But the kitchen excels at meaty options, too. The house burger, a half-pound blend of brisket and short rib, was a delicious mess of porter-caramelized onions, sweet pickle chips, "liquid art sauce" (a mustardy BBQ), and juicy meat on a bun. The chicken egg roll completely defied my low expectations, and was less about the usually doughy crust and more about a filling of tender pulled chicken blended with pepper jack cheese, pickled cabbage, and zippy beer mustard. A couple of larger plates on the growing entree list were good but could have been great with a few tweaks. The tender pork chop came with full-flavored bacon fat fingerling potatoes, spiced carrots, and cherry-bacon chutney, but the underseasoned meat itself needed more of that sour beer sauce to keep it moist. The smoked brisket over mac and cheese had good flavors but also could have been more juicy. Only a special of chicken and chorizo tacos was a complete disappointment, which is not advisable considering El Purepecha is knocking out serious taqueria standards (try the sopes) on Buttonwood Street directly behind Roy-Pitz's building.

Ultimately, though one can eat well enough here, it's the beers that will distinguish Roy Pitz in Philly's busy beer landscape. And though the tasty sour beers may be this location's future focus, the legacy of German and British styles that established this brewery to begin with are worthy of attention, too, from the quaffable Best Blonde golden lager to the smoky Ludwig's Revenge rauschbier (downright creamy on nitro) to a Capt. Bill's Barleywine aged in bourbon barrels that was so well balanced it was the beer equivalent of smoking a fine cigar. Pitz has also embraced the fruit beer trend with a very summery and refreshing watermelon lager, its subtle natural flavor steeped from 160 gallons of hand-cut fruit. But it was the kolsch, completely infused with brewer-picked Franklin County strawberries — vividly ripe but quenchingly not sweet — that stole my attention. Not only was it good in the glass,  it was sublimely churned into an icy red sorbet that ended the meal beneath a dollop of stunningly rich whipped cream from Chambersburg's renowned Trickling Springs Creamery.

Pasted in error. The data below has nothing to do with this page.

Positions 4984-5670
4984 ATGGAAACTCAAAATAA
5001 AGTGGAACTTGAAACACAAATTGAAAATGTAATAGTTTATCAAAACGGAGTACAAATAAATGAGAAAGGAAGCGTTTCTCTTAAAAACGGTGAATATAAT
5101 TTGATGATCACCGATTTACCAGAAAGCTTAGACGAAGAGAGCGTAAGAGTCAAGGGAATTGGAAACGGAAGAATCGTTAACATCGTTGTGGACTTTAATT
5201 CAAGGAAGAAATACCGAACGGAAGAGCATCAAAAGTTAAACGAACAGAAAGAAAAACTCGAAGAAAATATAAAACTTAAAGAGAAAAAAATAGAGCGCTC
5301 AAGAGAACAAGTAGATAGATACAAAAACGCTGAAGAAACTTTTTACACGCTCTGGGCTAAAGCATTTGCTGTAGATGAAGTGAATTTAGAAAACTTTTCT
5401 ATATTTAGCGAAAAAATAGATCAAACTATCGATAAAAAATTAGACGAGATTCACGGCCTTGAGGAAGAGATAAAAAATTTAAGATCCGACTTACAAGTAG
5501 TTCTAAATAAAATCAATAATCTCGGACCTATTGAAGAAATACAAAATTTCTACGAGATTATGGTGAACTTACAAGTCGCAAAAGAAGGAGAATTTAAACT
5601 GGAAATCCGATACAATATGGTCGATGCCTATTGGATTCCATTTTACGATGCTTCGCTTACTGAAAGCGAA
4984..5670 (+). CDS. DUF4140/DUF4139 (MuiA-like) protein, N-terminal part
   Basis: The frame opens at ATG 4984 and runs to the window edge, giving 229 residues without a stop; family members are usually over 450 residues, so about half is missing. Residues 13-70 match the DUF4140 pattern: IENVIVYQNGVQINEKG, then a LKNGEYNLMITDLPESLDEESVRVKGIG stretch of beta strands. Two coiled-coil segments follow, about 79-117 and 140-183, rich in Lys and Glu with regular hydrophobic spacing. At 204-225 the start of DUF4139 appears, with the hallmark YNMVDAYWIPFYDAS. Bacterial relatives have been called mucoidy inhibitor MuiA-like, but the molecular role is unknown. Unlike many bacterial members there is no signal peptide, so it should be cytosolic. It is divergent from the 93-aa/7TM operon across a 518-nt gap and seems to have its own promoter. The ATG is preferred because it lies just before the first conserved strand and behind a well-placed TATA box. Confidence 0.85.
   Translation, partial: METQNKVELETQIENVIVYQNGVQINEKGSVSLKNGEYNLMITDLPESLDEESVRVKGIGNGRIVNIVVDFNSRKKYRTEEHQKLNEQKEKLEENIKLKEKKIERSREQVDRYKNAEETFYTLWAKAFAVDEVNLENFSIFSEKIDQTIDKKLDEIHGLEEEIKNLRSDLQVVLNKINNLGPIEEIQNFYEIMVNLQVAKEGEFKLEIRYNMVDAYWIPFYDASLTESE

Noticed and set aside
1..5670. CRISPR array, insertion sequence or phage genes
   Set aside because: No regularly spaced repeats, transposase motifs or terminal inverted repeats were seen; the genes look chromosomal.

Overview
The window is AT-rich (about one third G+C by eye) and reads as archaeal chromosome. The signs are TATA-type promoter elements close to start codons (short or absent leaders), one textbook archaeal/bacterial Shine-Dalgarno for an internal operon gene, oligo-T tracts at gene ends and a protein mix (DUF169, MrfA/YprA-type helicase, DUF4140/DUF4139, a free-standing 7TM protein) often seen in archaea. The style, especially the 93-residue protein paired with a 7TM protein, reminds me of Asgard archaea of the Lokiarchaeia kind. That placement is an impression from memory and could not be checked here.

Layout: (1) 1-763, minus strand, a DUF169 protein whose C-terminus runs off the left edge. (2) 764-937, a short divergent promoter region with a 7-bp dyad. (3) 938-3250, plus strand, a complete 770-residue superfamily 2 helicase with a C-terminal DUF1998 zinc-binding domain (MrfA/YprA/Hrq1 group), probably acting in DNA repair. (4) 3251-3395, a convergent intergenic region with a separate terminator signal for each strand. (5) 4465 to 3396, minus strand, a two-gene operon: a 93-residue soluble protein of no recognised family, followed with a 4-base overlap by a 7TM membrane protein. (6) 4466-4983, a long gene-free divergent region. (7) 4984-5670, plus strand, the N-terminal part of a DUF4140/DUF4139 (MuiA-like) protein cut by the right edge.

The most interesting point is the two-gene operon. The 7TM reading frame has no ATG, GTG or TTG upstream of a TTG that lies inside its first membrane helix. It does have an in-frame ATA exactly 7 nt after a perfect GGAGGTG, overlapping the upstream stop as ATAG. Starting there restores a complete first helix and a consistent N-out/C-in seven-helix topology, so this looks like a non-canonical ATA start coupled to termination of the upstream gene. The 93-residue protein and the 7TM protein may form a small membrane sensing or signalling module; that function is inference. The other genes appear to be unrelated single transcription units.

Call it dessert on tap. I'll take a foudre of that to go.